But then Bryant started to grope and fondle her. The teenager moved towards the door, but Bryant blocked her path. “I try and walk to the side, and he would walk with me,” she told police. That’s when, she alleged, the six-foot-six shooting guard put his hands around her throat and squeezed—not hard enough to close her windpipe, but hard enough to make it clear that he was in control. Bryant removed his pants. He bent her over a chair. When he removed the teenager’s underwear, she again protested, but he ignored her. “Every time I said ‘no’ he tightened his hold around me,” she told police.
   The woman told police that Bryant proceeded to rape her. He did so with one hand gripping her throat while she wept. When she was eventually able to leave, Bryant’s T-shirt was stained with her blood. Almost immediately, the woman bumped into a friend, the hotel bellman. She tearfully recounted that Bryant had choked and raped her. A sexual assault examination performed fifteen hours later revealed two one-centimetre lacerations and several smaller tears in her vaginal region. The injuries were “consistent with penetrating genital trauma.” Officials also documented a bruise on her jaw.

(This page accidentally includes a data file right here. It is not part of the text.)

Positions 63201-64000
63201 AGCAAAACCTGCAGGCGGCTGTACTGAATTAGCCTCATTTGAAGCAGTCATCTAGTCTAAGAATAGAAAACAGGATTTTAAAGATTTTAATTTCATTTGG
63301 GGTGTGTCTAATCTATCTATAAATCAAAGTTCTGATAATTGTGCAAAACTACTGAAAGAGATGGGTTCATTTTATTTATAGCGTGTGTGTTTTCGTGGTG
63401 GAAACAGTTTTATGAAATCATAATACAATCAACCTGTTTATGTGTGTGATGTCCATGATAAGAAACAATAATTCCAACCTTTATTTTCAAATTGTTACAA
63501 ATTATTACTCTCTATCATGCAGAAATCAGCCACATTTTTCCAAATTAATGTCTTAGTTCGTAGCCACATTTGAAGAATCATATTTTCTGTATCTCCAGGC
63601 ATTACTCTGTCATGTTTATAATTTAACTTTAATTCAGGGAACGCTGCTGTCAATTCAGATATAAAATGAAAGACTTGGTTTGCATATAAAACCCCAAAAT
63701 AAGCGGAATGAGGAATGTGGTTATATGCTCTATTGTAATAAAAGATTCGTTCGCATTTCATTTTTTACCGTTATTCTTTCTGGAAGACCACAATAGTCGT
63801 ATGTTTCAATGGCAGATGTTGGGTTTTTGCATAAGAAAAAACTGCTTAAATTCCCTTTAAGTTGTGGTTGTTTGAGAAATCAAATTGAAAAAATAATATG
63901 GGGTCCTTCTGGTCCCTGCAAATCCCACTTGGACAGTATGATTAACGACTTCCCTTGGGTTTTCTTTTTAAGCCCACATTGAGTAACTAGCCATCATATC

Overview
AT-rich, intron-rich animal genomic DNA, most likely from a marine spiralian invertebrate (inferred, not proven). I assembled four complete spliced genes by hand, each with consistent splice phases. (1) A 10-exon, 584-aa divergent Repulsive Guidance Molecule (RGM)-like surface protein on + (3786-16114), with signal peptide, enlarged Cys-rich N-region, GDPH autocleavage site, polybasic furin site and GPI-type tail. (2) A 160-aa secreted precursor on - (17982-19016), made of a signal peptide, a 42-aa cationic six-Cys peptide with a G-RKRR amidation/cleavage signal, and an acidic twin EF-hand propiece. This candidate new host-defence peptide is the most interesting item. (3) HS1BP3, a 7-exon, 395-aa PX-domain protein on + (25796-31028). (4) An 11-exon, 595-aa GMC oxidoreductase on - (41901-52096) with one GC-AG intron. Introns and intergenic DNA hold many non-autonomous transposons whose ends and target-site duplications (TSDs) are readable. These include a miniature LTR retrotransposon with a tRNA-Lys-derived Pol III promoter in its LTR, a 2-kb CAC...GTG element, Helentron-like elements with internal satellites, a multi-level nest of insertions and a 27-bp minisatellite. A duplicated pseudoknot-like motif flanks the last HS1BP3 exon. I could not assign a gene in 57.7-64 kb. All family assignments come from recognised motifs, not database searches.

Bryant initially lied to investigators and said he’d never had sex with the teenager, but he changed his story after police indicated that they had physical evidence from the rape kit. In his new version of events, Bryant admitted that they’d had sex, but he claimed it was consensual—and in fact, she had been the one to initiate it. The ensuing media coverage trumpeted Bryant’s athletic accolades, questioned the complainant’s character, and minimized the severity of the allegations by sprinkling basketball references throughout stories that were otherwise about rape. “On the hardwood, he often controls the court. But facing allegations of felony sexual assault by an unnamed nineteen-year-old woman, basketball superstar Kobe Bryant may find himself on another court where three-point plays don’t count,” NBC News reported after the arrest. The headline in the Los Angeles Times reassured fans that they had reason to doubt their star’s accuser: “Alleged victim in Bryant case is a 19-year-old graduate of local high school who is said to be fun-loving, outgoing and emotional.” The Associated Press story painted a portrait of a man deserving of compas- sion: “Sitting not far from the court, where everything comes so naturally to him, Kobe Bryant found it tough just to speak. After waiting several seconds to gather himself, the Los Angeles Lakers’ guard choked back tears and his voice quivered. ‘I’m innocent.’”